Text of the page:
Tessa endorsed this nomination and commented: “Toyosi and Weyinmi have been an integral part of the Green Impact Team for the School of Arts and Media. They have been key to the success of gaining the Silver award by showing enthusiasm and passion for green issues. They have given their spare time to promote green issues to the staff. Without their support it would not have been possible to achieve what we have. They also inspired me to try to go for a higher level of award despite it being our first attempt and the building being so big.”
They conduct themselves with utmost professionalism and a good nature. They both believe passionately in the opportunities and see sustainability as playing a vital role in society. Weyinmi has spoken of wishing to take what she has learnt through Green Impact back to Nigeria and work towards making her community more sustainable.
Thomas Edwards (Human Resources)
Thom Edwards was the Project Manager of the Human Resources Team and made a huge impact in a very short period of time. Human Resources joined Green Impact for their first year in January 2015 with just three months to be part of the 2014/15 cycle. Thom’s commitment and organisational skills ensured that all criteria were allocated fairly and to people who would enjoy and be committed to those particular activities.
Thom made Green Impact a high priority on the Human Resources agenda and got the team together every Friday to discuss progress. He created a written project structure to reinforce the way in which HR manage their Green Impact involvement in which he set their project principles as Ownership, Consistency, Contribution and Fun. He organised and chaired team meetings, allocated actions in agreement with the team, monitored the workbook, escalated issues where necessary and liaised with the Project Assistants. He created and updated an ‘Ideas Contribution Log’ which held suggestions from colleagues within the department. Thom also ensured communications were sent out to the department each Monday. This led to not only engagement within the team members but through the whole department.Thom has been consistently positive, ambitious and always pushed for the next level which led to his team achieving Platinum in their first year.
Carbon-Hydrant hold Fairtrade Coffee Morning
Colleagues at The Old Fire Station held a Fairtrade Coffee Morning on Thursday 2 April in support of Green Impact. It was an opportunity for colleagues from across the building to get together for a cup of Fairtrade coffee or tea and cakes baked with Fairtrade ingredients.
Cakes were plentiful, with co-ordinator Gillian Richmond supplying banana cake using Fairtrade bananas and Alex Hackett serving up Easter Crackle Cakes made with Fairtrade chocolate. Other delicacies included pine nut butter cookies, coffee and walnut cake sugar, brownies and chocolate chip cookies all homemade using Fairtrade products.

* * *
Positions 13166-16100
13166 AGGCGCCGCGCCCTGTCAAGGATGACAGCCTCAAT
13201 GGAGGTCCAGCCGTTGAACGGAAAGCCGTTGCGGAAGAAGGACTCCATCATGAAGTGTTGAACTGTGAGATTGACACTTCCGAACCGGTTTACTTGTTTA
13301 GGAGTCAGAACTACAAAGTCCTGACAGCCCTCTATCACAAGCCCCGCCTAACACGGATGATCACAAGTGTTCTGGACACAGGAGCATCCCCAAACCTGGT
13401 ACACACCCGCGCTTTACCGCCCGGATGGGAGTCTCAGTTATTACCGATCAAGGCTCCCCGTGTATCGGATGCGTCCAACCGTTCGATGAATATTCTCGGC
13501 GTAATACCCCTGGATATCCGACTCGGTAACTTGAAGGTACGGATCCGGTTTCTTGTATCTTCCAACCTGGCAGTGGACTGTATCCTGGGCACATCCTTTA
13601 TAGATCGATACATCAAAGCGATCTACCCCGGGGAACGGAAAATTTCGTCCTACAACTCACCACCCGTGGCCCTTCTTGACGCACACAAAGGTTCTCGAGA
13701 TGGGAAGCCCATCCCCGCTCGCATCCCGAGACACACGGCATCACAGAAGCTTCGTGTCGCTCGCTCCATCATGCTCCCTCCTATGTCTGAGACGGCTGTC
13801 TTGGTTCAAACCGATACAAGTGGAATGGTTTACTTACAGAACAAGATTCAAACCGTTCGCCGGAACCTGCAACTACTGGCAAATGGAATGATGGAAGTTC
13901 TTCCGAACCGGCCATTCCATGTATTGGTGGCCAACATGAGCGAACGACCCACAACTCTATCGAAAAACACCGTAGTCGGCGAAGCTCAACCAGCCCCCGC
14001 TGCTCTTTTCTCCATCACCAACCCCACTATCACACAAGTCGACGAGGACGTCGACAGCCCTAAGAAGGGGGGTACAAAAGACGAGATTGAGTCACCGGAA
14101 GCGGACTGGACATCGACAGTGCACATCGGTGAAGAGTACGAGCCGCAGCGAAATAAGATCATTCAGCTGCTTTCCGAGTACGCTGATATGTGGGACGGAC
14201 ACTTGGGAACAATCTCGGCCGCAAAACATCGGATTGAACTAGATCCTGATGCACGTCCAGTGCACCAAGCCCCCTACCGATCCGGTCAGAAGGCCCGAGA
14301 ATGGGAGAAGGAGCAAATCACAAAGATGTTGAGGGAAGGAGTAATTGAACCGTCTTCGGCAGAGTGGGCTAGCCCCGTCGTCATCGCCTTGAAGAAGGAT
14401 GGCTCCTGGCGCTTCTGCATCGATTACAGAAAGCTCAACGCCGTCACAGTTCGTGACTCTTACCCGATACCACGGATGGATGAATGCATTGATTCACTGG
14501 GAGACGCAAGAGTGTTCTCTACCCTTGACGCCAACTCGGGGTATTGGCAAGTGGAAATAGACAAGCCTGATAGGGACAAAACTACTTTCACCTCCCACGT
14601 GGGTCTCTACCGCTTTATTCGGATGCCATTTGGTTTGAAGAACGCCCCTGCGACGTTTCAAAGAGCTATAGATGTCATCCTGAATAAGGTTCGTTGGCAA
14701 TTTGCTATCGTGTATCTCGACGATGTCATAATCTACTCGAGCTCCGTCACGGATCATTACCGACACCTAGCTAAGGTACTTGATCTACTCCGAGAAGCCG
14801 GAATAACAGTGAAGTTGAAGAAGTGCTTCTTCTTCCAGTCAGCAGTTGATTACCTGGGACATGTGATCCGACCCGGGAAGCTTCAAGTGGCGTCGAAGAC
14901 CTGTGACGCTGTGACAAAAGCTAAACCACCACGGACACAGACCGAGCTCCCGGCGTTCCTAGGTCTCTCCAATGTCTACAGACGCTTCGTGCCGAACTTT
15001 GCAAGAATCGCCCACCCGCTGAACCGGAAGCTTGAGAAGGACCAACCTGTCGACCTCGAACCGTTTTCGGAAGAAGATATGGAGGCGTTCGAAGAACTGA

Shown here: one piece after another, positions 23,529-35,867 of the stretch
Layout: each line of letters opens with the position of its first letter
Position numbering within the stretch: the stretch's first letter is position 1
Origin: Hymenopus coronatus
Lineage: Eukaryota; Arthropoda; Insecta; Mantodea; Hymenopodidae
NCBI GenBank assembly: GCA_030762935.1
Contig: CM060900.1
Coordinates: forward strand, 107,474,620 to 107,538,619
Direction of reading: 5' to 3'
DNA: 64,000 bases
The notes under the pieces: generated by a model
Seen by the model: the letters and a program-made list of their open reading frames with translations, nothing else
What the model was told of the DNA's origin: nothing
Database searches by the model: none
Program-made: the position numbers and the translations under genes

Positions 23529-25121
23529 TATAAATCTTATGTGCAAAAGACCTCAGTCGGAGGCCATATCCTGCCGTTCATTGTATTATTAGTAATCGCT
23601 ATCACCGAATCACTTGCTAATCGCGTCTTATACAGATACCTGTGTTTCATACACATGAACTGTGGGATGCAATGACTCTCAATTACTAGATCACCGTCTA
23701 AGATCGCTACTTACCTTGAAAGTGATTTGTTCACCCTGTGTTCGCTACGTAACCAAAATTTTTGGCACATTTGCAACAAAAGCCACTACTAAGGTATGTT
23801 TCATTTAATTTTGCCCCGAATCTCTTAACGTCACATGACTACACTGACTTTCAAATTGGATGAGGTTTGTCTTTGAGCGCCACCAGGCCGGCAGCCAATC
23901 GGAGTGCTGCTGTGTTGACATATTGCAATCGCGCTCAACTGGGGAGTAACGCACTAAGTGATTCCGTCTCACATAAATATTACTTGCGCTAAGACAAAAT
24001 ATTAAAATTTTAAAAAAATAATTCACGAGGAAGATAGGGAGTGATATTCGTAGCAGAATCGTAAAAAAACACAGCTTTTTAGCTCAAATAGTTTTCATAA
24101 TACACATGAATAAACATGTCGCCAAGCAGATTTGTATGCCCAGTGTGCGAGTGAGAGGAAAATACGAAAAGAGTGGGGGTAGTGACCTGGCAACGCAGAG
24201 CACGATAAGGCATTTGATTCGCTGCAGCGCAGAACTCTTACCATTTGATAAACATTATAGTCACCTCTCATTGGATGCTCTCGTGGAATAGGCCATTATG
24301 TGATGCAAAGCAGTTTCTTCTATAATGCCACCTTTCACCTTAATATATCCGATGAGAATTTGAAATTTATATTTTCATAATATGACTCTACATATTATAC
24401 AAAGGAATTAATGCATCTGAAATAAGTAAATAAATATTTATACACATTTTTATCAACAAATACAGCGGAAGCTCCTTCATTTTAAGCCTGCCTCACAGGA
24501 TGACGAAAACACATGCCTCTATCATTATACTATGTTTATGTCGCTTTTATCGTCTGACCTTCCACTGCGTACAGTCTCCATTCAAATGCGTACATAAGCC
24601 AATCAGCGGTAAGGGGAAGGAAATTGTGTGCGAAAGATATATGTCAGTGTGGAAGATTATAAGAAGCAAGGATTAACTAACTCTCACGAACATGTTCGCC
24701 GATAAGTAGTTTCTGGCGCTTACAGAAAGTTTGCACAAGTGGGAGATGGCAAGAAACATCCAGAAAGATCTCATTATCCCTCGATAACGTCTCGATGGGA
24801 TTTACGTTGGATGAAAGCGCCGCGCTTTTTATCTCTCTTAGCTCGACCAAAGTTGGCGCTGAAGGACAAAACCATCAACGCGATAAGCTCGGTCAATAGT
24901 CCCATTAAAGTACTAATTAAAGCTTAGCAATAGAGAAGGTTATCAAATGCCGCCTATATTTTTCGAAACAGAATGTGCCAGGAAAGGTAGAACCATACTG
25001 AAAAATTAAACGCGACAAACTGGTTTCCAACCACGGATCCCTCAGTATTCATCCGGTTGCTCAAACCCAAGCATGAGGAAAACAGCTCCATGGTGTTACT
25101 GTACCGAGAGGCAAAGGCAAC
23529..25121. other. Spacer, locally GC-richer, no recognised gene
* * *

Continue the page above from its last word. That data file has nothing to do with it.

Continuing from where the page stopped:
‘Carbon-Hydrant’ (the TOFS Green Impact Team) are vying for a Green Impact Bronze Award – part of the environment accreditation scheme which will help in the University’s commitment to sustainability, with colleagues across the university helping make their workplace a little ‘greener’ by small positive actions.
Carbon-Hydrant are now hoping to work towards Silver status and are using the money raised from the coffee morning to invest in future projects. They’ve got lots of ideas for new ventures including purchasing a composter for food or creating a small vegetable garden at the side of the building.
Grounds Team Green the University
The grounds team are striving to make the university a better place for all, including wildlife and plant life. One example of this positive green drive are the woodchip walkways we have put down in the wooded area of University Road and Wallness lane.
When trees have been felled or cut back, the team have stored the woodchips in our eco bays (which are for composting / reusing soil / storing woodchips / recycling materials to be used in future projects). We have spread the chippings on the worn out muddy paths which a lot of students and staff use to get to and from the University. The use of the wood chip over the mud and soil have gone some way to reduce the dirt carried into the university buildings thus reducing (albeit marginally) the use of cleaning materials within the campus buildings. The woodchips looking good as they do actually provide habitats for insects to live in and help promote a healthy biodiversity around the University.
We believe that if we can all make small improvements to our environment then we will make a big collective difference to it!